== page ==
As a retired physician who is inundated with questions by friends and relatives, I read with interest “Are You Ready for Medicare Part D?” [January 2006]. While I found your discussion valuable, there seems to be one glaring flaw. The article discusses the $850 threshold, or the point at which a plan with a $37.50 monthly premium would pay for itself. The $850 threshold is a useful barometer, but the decision is far more complex than this because every health plan has a different price for specific drugs. Throw in the wide pricing discrepancies that patients find when shopping locally or via the Internet, and the $850 guideline makes even less sense. For example, my father-in-law, who lives near the Canadian border, pays about 60 percent less for his medications than he would pay in the U.S. For him (and most anyone who buys on the Internet), that $850 threshold is probably closer to $2,000. For retirees on limited incomes, thousand-dollar decisions like this can be vital.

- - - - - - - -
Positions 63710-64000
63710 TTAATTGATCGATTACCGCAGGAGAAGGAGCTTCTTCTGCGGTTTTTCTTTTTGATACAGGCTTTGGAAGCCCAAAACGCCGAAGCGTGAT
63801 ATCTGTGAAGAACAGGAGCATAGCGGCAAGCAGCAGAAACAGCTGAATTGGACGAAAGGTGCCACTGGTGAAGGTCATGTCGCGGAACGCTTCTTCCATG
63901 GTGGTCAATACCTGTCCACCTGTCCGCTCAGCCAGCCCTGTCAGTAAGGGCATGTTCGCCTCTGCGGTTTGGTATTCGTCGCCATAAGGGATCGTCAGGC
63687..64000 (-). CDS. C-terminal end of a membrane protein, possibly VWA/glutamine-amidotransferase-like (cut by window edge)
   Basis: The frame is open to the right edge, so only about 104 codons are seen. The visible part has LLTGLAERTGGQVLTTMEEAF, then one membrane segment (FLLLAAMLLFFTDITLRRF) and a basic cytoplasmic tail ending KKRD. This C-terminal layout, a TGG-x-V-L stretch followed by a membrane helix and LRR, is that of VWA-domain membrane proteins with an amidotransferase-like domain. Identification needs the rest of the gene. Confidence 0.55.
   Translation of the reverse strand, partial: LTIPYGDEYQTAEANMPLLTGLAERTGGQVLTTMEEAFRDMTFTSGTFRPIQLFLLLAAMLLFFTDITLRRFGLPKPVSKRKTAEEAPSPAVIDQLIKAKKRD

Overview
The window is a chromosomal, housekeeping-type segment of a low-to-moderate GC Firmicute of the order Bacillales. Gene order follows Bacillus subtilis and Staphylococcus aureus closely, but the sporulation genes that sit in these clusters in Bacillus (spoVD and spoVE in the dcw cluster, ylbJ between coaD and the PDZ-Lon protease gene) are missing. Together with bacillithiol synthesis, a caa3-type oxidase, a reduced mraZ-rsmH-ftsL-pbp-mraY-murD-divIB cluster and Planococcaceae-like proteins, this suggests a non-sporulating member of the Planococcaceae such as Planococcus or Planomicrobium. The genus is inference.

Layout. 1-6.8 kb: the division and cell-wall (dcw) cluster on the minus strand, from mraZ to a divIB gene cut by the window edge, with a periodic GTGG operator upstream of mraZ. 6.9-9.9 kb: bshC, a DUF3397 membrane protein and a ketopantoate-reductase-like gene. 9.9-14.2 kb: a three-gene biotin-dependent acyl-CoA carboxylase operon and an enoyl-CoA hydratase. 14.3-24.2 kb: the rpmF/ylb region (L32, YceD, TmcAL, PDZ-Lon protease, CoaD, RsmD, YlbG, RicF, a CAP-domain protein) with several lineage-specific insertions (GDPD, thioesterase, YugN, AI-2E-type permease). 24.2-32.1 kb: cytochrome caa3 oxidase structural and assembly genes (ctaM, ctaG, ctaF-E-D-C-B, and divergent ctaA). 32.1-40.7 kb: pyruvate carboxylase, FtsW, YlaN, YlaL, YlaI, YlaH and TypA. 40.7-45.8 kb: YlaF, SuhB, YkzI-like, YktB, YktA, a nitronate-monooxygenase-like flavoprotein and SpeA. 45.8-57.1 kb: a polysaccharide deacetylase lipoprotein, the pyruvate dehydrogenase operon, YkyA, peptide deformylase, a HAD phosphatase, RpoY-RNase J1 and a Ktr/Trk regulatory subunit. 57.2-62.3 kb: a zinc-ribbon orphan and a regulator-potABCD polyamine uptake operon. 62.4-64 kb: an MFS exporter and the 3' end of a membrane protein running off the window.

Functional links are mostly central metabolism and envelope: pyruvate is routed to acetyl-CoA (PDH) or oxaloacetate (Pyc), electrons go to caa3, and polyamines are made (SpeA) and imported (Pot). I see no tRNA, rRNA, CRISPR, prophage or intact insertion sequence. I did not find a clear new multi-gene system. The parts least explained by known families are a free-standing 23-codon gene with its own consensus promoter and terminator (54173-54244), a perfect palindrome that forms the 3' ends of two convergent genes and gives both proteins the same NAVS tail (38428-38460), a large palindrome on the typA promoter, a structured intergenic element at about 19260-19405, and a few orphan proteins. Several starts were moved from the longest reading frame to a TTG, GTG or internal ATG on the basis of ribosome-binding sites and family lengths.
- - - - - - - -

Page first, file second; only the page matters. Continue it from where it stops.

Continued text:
The $850 figure was calculated using the standard plan as proposed by federal guidelines and, as Dr. Bird points out, may not represent the prescription drug plans available in all areas. Variability in the more than 330 plans available nationwide makes “apples-to-apples” comparisons difficult. For example, a tier-1 drug may mean a $10 co-pay in one plan and co-insurance of 50 percent in another. Also, each plan may have negotiated a different price for a given drug, so even equivalent tier systems won’t guarantee perfect comparisons.